Center for Labor and Community opens on UC Santa Cruz campus

The new center is one of six sites that will advance timely labor research, expand labor education programs, and support worker health initiatives across UC

Students conducting labor research.
UC Santa Cruz students doing research on regional labor and employment issues as part of the new Center for Labor and Community. (Photo credit: Steve McKay)

Scholars studying the economic and social impacts of a variety of labor and employment issues facing workers in Santa Cruz and the Monterey Bay Area just announced the opening of a new center on campus that will provide timely and policy-relevant labor research, will educate the next generation of labor and community leaders and will advance labor, community, and occupational health initiatives. 

The Center for Labor and Community will be modeled after existing centers at UCLA, UC Berkeley, and UC Merced and builds upon previous efforts on campus dedicated to studying low-wage work, the affordable housing crisis, and the challenges of the rapidly-changing economy. The new center, housed in the Institute for Social Transformation, aims to build the power of working people in Santa Cruz County and beyond by promoting, defending, and expanding workers’ rights. Through research, advocacy, policy innovation, education, and outreach, the center supports unions, worker organizations, and community groups in their efforts to build a fair and racially just worker-centered economy. In addition, the center will create an advisory board and work with local labor councils to develop timely research initiatives.

“We are excited to finally have this space on our campus because we’ve known for years that workers and communities in our region struggle for justice and dignity across a broad range of issues,” said Steve McKay, associate professor of sociology and the faculty director at the new center. “Now, more than ever, we need to ensure that local workers’ and community living conditions are part of the statewide economic recovery conversation.”

The funding for the new center at UC Santa Cruz was formed as part of a historic allocation in California’s 2022-23 budget passed last summer. The budget included $13 million to expand such programs across the University of California. UC Santa Cruz received $500,000 this year for its campus site.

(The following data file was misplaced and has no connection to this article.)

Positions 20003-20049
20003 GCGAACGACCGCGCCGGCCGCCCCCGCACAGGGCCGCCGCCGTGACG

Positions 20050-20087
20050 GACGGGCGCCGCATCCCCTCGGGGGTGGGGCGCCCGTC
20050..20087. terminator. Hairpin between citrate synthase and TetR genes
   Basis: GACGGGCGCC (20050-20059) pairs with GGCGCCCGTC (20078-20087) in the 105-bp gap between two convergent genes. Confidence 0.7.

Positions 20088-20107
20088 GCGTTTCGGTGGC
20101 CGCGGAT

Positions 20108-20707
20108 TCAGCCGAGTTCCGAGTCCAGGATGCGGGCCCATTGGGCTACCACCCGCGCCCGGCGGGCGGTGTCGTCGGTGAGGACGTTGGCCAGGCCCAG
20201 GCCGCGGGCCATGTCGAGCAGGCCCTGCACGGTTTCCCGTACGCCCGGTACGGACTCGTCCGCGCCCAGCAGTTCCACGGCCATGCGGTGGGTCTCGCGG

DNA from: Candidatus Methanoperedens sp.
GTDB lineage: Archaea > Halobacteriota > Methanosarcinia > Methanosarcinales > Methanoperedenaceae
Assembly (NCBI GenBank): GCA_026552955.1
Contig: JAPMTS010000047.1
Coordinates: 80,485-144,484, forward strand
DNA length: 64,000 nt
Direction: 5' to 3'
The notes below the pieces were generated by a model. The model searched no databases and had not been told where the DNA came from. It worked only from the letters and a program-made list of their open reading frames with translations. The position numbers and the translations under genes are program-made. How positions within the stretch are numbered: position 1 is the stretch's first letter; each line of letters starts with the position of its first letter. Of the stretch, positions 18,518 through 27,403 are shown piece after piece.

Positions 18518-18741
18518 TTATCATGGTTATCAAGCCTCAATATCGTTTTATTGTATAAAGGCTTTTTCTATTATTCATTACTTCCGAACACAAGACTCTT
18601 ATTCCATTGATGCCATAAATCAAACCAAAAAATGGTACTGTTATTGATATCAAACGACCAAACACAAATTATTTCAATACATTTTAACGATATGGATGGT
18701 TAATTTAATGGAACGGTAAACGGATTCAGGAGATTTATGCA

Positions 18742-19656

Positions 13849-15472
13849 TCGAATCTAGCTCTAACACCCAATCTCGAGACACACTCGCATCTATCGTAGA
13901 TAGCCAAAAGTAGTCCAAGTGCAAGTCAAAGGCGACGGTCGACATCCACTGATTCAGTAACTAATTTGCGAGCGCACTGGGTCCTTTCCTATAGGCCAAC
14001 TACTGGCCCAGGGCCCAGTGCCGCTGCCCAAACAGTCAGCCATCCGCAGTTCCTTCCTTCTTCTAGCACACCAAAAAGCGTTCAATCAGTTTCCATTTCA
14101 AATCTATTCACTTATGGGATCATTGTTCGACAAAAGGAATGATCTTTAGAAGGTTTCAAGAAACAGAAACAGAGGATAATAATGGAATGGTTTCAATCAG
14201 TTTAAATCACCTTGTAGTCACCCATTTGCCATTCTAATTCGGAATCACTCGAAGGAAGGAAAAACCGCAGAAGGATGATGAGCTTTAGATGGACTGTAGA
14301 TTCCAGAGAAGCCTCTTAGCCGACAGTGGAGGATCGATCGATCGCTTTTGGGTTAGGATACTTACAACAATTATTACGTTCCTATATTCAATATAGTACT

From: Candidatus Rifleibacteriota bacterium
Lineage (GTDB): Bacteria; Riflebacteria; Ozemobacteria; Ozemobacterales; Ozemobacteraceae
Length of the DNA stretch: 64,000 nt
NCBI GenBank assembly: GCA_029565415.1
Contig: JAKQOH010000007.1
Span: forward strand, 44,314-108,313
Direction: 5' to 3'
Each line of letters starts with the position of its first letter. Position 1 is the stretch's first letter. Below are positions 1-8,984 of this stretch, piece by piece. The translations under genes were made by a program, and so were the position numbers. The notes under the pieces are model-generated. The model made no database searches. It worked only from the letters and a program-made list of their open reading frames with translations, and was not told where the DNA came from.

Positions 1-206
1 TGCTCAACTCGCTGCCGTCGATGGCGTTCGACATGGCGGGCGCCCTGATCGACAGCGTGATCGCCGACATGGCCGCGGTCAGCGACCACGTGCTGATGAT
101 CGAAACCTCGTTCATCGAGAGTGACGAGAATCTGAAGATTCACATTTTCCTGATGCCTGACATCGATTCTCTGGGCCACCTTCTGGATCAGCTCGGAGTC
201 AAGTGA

At UCSC, this funding also will expand undergraduate labor education by providing educational opportunities for students to be involved in labor and community-based research, as well as to serve local labor and community organizations through paid summer internships. 

“We’re excited to launch a new program, Labor Summer, that will support up to 10 UC Santa Cruz undergraduates with stipends of $5,000 each, connecting them directly to labor and community organizations for an 8-week immersive and hands-on internship,” said Chris Benner, one of the center’s faculty founders.

Similar efforts to open new labor centers are underway at UC Davis, UC Irvine, UC Riverside, and UC Irvine. Similar centers are under discussion at UC Santa Barbara and UC San Diego. The allocation represents the single largest budget increase to UC labor centers since the creation of the Institute for Research on Labor and Employment in 1946 and the founding of the UCLA and UC Berkeley Labor Centers in 1964. 

This funding was made possible through the collaborative efforts of the California Labor Federation, key labor unions throughout the state, and elected officials, including California State Sen. María Elena Durazo (D-Los Angeles), Assembly Speaker Anthony Rendon (D-Lakewood), Senate President Pro Tempore Toni Atkins (D-San Diego) and Assemblymember Mike Fong (D-Los Angeles). 

You can learn more about the UCSC Center for Labor and Community by visiting: